Improving cancer care will be a huge challenge, ministers are being warned as they promise a new 10-year strategy for England. Figures suggest there have been 34,000 fewer diagnoses since Covid hit - 50,000 if you include the whole UK. It risks an increasing number of late diagnoses which reduces the chances of survival, cancer charities said. It comes as the government is promising to invest in new technologies and equipment to spot cancer quicker. Health Secretary Sajid Javid said the new "war on cancer" strategy will be published later this year. "It will take a far-reac
  10. News Article
    The leadership of a prominent cancer trust acted in a ‘defensive and dismissive’ manner when serious concerns were raised about bullying behaviours and multiple failings in the handling of a major research contract, an external review has found. As previously revealed by HSJ, NHS England commissioned the review into events at The Christie Foundation Trust after whistleblowers raised numerous concerns over a research project with pharmaceutical giant Roche, and about the way they were treated as a result of speaking out. The NHSE review, which was led by Angela Schofield, chair of Har
  11. News Article
    Nearly half of patients with blood cancer are insufficiently protected against the Omicron variant after three vaccine doses, according to a new study. Experts from the Francis Crick Institute and the Royal Marsden NHS Foundation Trust said their research highlights the need for a fourth jab among these vulnerable people. As part of the ongoing Capture study, scientists have been monitoring the antibody response of hundreds of patients with different types of cancer, after one, two and three vaccine doses. Specifically, the researchers measured levels of neutralising antibodies
  12. News Article
    A cervical cancer patient has been treated with the aid of artificial intelligence (AI) for the first time in the UK. Emma McCormick, 44, was treated at the St Luke's Cancer Centre in Guildford, Surrey. The Royal Surrey NHS Foundation Trust treated Ms McCormick, who is from West Sussex, using adaptive radiotherapy. The AI technology uses daily CT scans to target the specific areas that need radiotherapy. This helps to avoid damage to healthy tissue and limit side-effects, the hospital said. Patients are given treatments lasting between 20 and 25 minutes, although Ms Mc
  13. News Article
    The public are being urged not to put off seeking help for worrying cancer symptoms because of NHS pressures. NHS England chiefs said record numbers were being seen for check-ups before Omicron hit - and despite the current situation cancer was being prioritised. There have been nearly 50,000 fewer cancer diagnoses across the UK since the start of the pandemic, Macmillan Cancer Support say. This risks an increase in late-stage diagnoses, reducing survival chances. Past surveys have suggested people are reluctant to come forward during surges in Covid cases because they did
  14. Content Article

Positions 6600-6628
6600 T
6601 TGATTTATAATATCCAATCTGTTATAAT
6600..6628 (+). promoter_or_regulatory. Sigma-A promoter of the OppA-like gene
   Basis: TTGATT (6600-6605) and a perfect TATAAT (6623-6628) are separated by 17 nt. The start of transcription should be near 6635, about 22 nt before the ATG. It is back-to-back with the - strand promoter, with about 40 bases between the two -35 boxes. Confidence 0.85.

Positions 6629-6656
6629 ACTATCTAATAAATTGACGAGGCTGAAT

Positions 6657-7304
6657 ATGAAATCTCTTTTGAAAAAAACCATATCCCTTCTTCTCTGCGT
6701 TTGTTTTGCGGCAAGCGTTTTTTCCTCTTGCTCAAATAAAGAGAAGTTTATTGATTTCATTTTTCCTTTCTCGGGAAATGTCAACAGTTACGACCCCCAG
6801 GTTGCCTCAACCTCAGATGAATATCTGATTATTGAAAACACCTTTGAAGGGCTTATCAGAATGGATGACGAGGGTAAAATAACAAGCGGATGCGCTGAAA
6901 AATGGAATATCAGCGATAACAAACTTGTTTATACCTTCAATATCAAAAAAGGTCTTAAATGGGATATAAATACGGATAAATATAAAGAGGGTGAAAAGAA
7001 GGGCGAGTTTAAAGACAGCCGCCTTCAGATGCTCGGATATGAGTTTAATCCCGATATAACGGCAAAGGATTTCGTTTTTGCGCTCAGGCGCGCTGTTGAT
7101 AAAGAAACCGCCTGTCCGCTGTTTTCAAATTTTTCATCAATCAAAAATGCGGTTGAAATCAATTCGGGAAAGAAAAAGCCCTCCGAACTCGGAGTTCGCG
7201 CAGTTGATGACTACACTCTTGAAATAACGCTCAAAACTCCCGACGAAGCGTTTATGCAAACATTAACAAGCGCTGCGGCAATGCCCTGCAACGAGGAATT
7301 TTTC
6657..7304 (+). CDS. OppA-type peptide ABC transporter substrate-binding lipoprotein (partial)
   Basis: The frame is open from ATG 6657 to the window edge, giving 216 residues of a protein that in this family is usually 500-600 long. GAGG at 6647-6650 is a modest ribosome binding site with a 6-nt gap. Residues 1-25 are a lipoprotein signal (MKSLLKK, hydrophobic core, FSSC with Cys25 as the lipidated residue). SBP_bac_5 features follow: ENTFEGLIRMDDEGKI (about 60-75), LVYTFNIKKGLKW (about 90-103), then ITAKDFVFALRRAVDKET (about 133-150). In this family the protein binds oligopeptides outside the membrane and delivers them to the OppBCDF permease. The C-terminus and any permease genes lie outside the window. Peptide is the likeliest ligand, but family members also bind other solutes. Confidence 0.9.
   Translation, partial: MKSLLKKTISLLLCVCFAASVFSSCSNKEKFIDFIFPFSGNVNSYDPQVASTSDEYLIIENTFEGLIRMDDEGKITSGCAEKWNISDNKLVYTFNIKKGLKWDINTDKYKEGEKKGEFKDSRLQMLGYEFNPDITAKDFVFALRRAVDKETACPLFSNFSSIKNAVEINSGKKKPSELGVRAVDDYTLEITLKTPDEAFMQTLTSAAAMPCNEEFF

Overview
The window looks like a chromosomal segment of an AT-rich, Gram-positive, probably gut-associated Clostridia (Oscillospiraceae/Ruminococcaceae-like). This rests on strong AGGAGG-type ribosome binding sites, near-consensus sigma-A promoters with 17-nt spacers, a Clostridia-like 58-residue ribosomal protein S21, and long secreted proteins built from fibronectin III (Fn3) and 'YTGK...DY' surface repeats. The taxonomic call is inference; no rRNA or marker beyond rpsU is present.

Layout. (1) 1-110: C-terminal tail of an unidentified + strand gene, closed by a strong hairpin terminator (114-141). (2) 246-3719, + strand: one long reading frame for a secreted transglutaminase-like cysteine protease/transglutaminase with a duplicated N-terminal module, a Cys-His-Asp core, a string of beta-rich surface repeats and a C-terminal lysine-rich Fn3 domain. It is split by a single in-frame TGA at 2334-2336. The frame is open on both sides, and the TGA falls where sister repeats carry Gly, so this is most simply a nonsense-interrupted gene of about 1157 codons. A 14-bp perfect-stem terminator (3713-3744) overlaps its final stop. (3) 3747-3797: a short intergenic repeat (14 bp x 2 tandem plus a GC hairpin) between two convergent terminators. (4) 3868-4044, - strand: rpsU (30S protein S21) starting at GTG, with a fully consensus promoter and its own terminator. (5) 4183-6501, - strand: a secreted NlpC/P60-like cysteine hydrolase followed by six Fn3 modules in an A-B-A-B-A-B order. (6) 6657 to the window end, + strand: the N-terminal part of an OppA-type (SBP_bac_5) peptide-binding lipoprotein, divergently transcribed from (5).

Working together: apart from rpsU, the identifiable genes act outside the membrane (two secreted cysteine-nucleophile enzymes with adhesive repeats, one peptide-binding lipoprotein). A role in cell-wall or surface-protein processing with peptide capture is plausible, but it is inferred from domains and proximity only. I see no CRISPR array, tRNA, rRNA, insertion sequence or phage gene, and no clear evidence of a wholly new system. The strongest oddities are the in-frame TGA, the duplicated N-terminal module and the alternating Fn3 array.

Find out more from Jo's Cervical Cancer Trust on: The symptoms of cervical cancer. Vaginal bleeding that is unusual for you. Changes to vaginal discharge. Pain or discomfort during sex. Unexplained pain in your lower back or between your hipbones.
  15. News Article
    Changes in cervical cancer screenings will help save lives, not put them at risk, according to a top gynaecologist. Prof Alison Fiander said people should not be worried screenings have dropped from every three to every five years in Wales as tests are "more effective". Public Health Wales (PHW) said the new rules were for people aged 25 to 49. More than 1.2 million people backed calls for a rethink in a UK petition and politicians in Wales will debate it after 30,000 signed a Senedd petition. Women and people with a cervix - as it could also affect trans men too - who had
  16. Event
    Women’s health is one of the most political issues of our time. Much like the rest of society, health systems have been created by men for men – and women have been left to fit around the edges. Despite incredible medical advances across the world for women, they remain infantilised and controlled by patriarchal health systems. PPP’s international report, chaired by Dame Clare Gerada and Dame Lesley Regan, will change this narrative. Join us to round off International Women’s Week on the 11th March 2022 to delve deeper into the report’s findings – as we challenge the status quo and put wo
  17. Content Article
    Currently, in the UK over 80,000 people are diagnosed with one of the less survivable cancers every year: Pancreatic cancer Lung cancer Brain tumours Oesophageal cancer Stomach cancer Liver cancer Despite accounting for 51% of common cancer deaths, the less survivable cancers still suffer from low awareness amongst the public and health practitioners. Delays in diagnosis have a detrimental effect on survival of these rapidly-advancing diseases, which are currently difficult or impossible to treat at later stages. If you have a less surviva